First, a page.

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Free Content Treatment outcomes, diagnostic and therapeutic impact: Xpert vs. smear. A systematic review and meta-analysis

BACKGROUND: Compared with smear microscopy, Xpert® MTB/RIF has the potential to reduce delays in tuberculosis (TB) diagnosis and treatment initiation, and improve treatment outcomes. We reviewed publications comparing treatment outcomes of drug-susceptible TB patients diagnosed using Xpert vs. smear.

METHODS: Citations (2000–2016) reporting treatment outcomes of patients diagnosed using Xpert compared with smear were selected from PubMed, Scopus and conference abstracts. We conducted a systematic review and meta-analysis. Favorable (cured, completed) and unfavorable (failure, death, loss to follow-up) outcomes were pooled for meta-analysis; we also reviewed the number of TB cases diagnosed, time to treatment and empiric treatment. The Mantel-Haenszel method with a fixed-effect model was used; I 2 was calculated to measure heterogeneity.

RESULTS: From 13 citations, 43 594 TB patients were included and 4825 were with known TB treatment outcome. From the pooled analysis, an unfavorable outcomes among those diagnosed using Xpert compared with smear was 20.2%, 541/2675 vs. 21.9%, 470/2150 (risk ratio 0.92, 95%CI 0.82–1.02). Statistical heterogeneity was low (I 2 = 0.0%, P = 0.910). Compared with smear, Xpert was reported to be superior in increasing the number of TB patients diagnosed (2/9 citations), increasing bacteriologically confirmed TB (7/9 citations), reducing empiric treatment (3/5 citations), reducing time to diagnosis (2/3 citations), and reducing time to treatment initiation (1/5 citations).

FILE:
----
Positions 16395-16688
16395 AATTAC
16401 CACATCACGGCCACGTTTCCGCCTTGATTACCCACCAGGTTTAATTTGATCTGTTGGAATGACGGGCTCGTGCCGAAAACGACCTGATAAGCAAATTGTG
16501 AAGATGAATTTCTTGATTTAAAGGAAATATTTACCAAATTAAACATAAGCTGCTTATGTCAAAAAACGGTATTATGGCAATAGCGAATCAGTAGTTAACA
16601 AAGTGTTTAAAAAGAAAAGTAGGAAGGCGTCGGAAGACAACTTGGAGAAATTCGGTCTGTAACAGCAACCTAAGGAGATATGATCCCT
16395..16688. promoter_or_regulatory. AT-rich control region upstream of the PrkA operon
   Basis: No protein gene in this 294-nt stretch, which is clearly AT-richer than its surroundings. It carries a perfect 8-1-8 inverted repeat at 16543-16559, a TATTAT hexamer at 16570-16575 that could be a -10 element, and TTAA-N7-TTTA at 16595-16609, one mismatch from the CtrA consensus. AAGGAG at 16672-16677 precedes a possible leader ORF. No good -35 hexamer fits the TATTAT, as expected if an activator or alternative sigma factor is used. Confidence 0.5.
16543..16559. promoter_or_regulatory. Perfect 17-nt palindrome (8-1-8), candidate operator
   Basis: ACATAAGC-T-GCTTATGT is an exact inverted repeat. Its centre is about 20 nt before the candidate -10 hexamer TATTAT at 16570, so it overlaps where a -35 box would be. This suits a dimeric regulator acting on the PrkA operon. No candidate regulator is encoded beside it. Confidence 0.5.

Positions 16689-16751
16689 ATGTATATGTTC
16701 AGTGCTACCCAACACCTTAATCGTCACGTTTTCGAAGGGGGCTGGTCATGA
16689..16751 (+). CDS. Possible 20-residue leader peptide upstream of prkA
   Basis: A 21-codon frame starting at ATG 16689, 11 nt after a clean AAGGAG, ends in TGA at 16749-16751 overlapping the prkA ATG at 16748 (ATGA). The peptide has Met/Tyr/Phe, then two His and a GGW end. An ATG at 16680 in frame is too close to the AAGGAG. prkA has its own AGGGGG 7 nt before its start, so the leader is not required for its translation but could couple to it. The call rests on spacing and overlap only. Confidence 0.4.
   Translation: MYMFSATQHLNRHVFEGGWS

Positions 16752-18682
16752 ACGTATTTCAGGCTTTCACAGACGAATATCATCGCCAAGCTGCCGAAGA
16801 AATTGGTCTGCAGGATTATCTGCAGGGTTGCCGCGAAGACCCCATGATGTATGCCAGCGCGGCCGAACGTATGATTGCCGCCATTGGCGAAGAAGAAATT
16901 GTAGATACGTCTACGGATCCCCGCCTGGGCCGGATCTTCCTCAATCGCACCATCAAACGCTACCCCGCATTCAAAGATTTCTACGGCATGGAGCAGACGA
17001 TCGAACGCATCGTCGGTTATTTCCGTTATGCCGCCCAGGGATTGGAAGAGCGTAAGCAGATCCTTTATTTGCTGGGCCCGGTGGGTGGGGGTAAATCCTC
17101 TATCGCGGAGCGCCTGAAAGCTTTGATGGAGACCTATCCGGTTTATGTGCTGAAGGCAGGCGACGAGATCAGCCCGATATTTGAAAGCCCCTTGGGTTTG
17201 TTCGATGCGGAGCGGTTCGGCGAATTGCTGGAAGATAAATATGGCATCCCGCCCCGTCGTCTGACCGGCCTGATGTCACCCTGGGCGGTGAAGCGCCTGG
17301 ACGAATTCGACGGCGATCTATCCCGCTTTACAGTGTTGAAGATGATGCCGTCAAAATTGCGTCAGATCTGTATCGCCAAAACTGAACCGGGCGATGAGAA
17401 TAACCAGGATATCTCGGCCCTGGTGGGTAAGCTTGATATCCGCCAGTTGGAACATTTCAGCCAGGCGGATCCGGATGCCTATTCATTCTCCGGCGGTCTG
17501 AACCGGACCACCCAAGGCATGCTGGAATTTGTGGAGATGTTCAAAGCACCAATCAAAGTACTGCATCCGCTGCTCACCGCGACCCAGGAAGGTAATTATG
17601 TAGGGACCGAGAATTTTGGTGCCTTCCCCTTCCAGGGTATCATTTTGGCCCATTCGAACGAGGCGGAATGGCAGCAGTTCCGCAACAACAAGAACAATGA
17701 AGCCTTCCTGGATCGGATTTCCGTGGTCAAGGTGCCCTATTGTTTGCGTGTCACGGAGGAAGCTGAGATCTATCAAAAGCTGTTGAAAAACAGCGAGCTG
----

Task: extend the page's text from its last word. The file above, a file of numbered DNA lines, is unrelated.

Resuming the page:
CONCLUSIONS: Xpert implementation showed no discernible impact on treatment outcomes compared with conventional smear despite reduced time to diagnosis, time to treatment or reduced level of empiric treatment. Further research is required to learn more about gaps in the existing health system.

Keywords: Xpert; patient-level; smear; treatment outcome

Document Type: Research Article

Affiliations: 1: Centers for Disease Control and Prevention (CDC), Gaborone, Botswana, Faculty of Health Sciences, University of the Witwatersrand, Johannesburg, South Africa, Faculty of Medicine, University of Botswana, Gaborone, Botswana 2: Centers for Disease Control and Prevention (CDC), Gaborone, Botswana, Division of Tuberculosis Elimination 3: Division of Global HIV and Tuberculosis, CDC, Atlanta, Georgia, USA 4: Centers for Disease Control and Prevention (CDC), Gaborone, Botswana 5: Faculty of Health Sciences, University of the Witwatersrand, Johannesburg, South Africa, Aurum Institute, Johannesburg, South Africa

Publication date: January 1, 2019

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